There are two topics that I believe that you should understand prior to going into a self-designed diet & nutrition program. The first is the Benefits of Vitamins and Minerals and the second is the importance of enzymes.

The Importance of Enzymes in the Diet

Enzymes are necessary for digestion and allowing the body to absorb nutrition
from the foods it takes in. So, those food that are rich in enzymes are fruits and
vegetables, in their natural state. Cooking eliminates active enzymes.

Try to incorporate foods with enzymes in their natural state with other foods as
a meal. For example:
-salads : lettuce, sliced cucumbers, radishes, celery bits, beets, onions, olives
-side dish: cottage cheese, pickles, olives, celery sticks with cream cheese
-desert yogurt, oatmeal cookies, grapes, pineapple slices/chunks, watermelon

Snack time is a great opportunity to train the apatite of the body to want health foods
and at the same time, indulge in enzyme rich foods. Some examples are:
dates, figs, watermelon, apples, oranges, crackers with cheese slices, grapes, celery
sticks with cream cheese, carrots, peanut butter and crackers, just to name a few.

Athletes eat constantly. They do not stuff themselves - but rather each small portions of
many different kinds of foods. This allows an athlete to tailor their intake to meet a specific
goal, for a purpose. This methods of eating allows the athlete to keep the digestive process
constantly active, thus - peaks and valleys in hunger are not longer reasons for over eating
and suppressing the want for variety in the diet mix.

Vitamin A: Healthy skin, lungs, prevents infections, supports immune system
Vitamin B1 (thiamin): Energy metabolism, effects enzymes that influence muscles, heart
Vitamin B2:(riboflavin) Energy metabolism, effects enzymes that influence muscles, heart
Vitamin B3:(niacin) Energy production in cells, maintain nervous system, digestive system
Vitamin B5 (pantothenic acid) Influences normal growth and development
Vitamin B6:(pyridoxine) Break down of protein, healthy red blood cells, immune system
Vitamin B7: (biotin) Break down of protein and Carbohydrates, hormone production
Vitamin B9: (folic acid) Maintain DNA, important production of red blood cells
Vitamin B12 (cobalamin) Growth and development, helps with use of folic acid and carbs.
Vitamin C:(ascorbic acid) Protects immune system deficiencies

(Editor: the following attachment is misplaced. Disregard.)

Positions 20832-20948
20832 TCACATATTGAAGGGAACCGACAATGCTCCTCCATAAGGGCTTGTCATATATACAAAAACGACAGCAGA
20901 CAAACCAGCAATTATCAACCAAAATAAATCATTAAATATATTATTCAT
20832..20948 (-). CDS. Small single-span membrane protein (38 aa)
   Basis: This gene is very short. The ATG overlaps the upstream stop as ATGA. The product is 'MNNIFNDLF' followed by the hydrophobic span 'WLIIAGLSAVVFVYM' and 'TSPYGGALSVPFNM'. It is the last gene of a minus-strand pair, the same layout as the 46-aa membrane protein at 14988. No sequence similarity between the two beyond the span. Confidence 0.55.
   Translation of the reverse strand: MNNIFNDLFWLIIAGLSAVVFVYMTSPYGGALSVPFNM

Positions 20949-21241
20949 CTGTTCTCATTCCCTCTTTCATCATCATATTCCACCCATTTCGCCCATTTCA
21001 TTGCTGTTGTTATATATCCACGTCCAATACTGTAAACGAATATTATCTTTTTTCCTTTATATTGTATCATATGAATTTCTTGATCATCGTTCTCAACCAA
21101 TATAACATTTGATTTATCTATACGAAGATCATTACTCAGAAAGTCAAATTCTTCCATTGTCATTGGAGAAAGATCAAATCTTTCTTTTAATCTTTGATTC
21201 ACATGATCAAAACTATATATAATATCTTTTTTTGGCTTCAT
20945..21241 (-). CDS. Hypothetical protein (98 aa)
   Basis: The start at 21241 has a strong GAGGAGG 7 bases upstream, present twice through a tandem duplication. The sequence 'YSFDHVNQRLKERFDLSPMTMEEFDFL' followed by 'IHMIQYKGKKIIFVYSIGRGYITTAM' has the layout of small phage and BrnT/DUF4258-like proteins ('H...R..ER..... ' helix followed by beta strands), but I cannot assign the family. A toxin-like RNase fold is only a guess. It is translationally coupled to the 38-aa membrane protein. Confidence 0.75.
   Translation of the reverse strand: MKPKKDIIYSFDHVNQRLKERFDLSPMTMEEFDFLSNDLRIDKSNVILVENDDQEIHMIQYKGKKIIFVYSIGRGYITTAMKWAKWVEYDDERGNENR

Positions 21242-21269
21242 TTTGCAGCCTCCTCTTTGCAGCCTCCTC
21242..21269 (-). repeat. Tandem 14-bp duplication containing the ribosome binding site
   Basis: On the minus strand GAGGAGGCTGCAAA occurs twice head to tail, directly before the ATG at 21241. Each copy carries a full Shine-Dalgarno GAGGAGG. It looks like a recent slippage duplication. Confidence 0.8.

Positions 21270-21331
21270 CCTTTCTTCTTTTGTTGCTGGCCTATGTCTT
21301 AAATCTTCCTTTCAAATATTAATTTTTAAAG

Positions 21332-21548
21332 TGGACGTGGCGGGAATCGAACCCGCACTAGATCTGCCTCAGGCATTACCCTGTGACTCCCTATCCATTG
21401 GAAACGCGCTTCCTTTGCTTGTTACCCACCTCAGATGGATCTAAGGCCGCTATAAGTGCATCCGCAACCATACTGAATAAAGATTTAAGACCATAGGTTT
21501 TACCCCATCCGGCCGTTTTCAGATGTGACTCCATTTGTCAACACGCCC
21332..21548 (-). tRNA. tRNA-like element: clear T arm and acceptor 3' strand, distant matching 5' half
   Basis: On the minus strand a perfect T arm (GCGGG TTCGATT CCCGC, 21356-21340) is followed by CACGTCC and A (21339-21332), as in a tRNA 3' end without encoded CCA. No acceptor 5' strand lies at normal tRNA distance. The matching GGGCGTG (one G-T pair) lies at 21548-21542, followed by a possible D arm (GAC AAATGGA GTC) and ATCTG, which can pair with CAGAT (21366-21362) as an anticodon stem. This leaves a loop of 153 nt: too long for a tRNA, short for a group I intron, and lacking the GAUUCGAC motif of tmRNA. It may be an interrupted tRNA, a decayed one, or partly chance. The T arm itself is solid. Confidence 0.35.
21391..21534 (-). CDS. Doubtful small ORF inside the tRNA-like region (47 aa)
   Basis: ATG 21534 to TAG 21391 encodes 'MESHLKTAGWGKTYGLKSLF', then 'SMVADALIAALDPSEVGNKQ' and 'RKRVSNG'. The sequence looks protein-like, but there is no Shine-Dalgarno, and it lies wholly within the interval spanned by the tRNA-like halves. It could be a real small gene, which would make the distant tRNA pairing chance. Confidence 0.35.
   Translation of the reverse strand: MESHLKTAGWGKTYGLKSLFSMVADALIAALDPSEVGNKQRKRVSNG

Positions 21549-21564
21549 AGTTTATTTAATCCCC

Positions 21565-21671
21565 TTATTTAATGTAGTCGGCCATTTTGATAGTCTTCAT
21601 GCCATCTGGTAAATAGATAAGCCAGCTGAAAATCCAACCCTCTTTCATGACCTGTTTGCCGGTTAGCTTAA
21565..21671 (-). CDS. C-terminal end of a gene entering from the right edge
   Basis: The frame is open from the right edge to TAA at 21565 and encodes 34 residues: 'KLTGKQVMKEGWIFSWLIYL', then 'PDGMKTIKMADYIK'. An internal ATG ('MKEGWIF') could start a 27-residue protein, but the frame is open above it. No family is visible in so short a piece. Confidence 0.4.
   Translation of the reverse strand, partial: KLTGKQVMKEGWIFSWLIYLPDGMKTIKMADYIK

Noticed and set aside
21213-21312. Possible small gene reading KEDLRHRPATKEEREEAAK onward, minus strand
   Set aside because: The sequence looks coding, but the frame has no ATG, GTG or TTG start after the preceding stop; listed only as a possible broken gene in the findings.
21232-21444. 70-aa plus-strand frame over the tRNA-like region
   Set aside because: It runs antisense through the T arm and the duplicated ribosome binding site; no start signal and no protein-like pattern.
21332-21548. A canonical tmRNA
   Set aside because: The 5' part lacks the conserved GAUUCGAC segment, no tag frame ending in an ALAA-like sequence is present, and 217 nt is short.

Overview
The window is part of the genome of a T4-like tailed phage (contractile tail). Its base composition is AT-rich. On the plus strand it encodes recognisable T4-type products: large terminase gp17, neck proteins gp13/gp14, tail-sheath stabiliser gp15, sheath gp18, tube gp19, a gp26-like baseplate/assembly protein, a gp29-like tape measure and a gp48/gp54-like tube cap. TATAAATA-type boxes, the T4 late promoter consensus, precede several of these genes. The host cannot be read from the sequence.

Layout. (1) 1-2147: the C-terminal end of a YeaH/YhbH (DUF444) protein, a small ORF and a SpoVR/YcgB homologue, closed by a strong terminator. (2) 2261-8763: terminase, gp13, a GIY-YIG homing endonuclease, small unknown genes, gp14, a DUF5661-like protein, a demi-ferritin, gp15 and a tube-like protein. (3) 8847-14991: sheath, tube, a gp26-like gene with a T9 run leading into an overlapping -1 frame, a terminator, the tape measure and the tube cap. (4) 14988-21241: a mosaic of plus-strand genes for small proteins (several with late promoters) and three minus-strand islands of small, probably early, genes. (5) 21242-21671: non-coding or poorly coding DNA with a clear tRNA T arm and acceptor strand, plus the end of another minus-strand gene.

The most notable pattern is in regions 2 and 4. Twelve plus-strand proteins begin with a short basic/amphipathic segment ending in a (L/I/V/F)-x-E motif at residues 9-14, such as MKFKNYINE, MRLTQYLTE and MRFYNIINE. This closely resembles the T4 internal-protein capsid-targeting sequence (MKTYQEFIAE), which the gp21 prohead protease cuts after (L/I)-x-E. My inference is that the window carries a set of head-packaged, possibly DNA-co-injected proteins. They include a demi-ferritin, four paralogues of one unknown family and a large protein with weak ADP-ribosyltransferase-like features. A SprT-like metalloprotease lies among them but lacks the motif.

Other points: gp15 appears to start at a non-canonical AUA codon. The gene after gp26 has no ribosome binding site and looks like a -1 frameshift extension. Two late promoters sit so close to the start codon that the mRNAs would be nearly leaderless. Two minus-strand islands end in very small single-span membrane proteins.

Vitamin D: Helps absorb calcium and bone structures
Vitamin E: Helps respiratory and circulation health
Vitamin K: Blood clotting, absorption of calcium
Calcium: Strengthens bone development and alertness.
Chromium: Reduces body fat, improves muscle tone
Copper: Growth, iron utilization, energy production, heart rhythm, thyroid, wound healing
Iodine: Necessary for the production of thyroid hormones which are necessary for metabolism.
*Iron:*Iron is a trace mineral that is essential for our health. Forming a part of the red pigment
called hemoglobin in the blood, it gives blood the dark red color and helps transport oxygen to
our cells. Apart from that, iron is also important for muscle protein and traces of it can be found
in liver, spleen, bone marrow and in our muscles.
Magnesium: Absorption of calcium, formation of bones and teeth
Manganese: Predominantly stored in the bones, liver, kidney, and pancreas. It aids in the
formation of connective tissue, bones, blood-clotting factors, and sex hormones and plays a role
in fat and carbohydrate metabolism, calcium absorption, and blood sugar regulation. Manganese
is also necessary for normal brain and nerve function.
Phosphorous: Required by the body for bone and teeth formation. Calcium alone can’t build
strong bones and tissues. It also allows proper digestion of riboflavin and niacin, aids in
transmission of nerve impulses, helps your kidneys effectively excreting wastes, gives you stable
and plentiful energy, forms the proteins that aid in reproduction. More than half of all bone is
made from phosphate, and small amounts are also used in the body to maintain tissues and fluids.
Selenium: It is essential for many body processes and is present in nearly every cell but
especially in the kidneys, liver, spleen, testes, and pancreas.
Zinc: Is an essential mineral found in every cell. It stimulates the activity of about 100 enzymes,
promotes biochemical reactions, and its many functions helps maintain a healthy


Thanks for the reply. Lots of info and you laid it out great. thanks!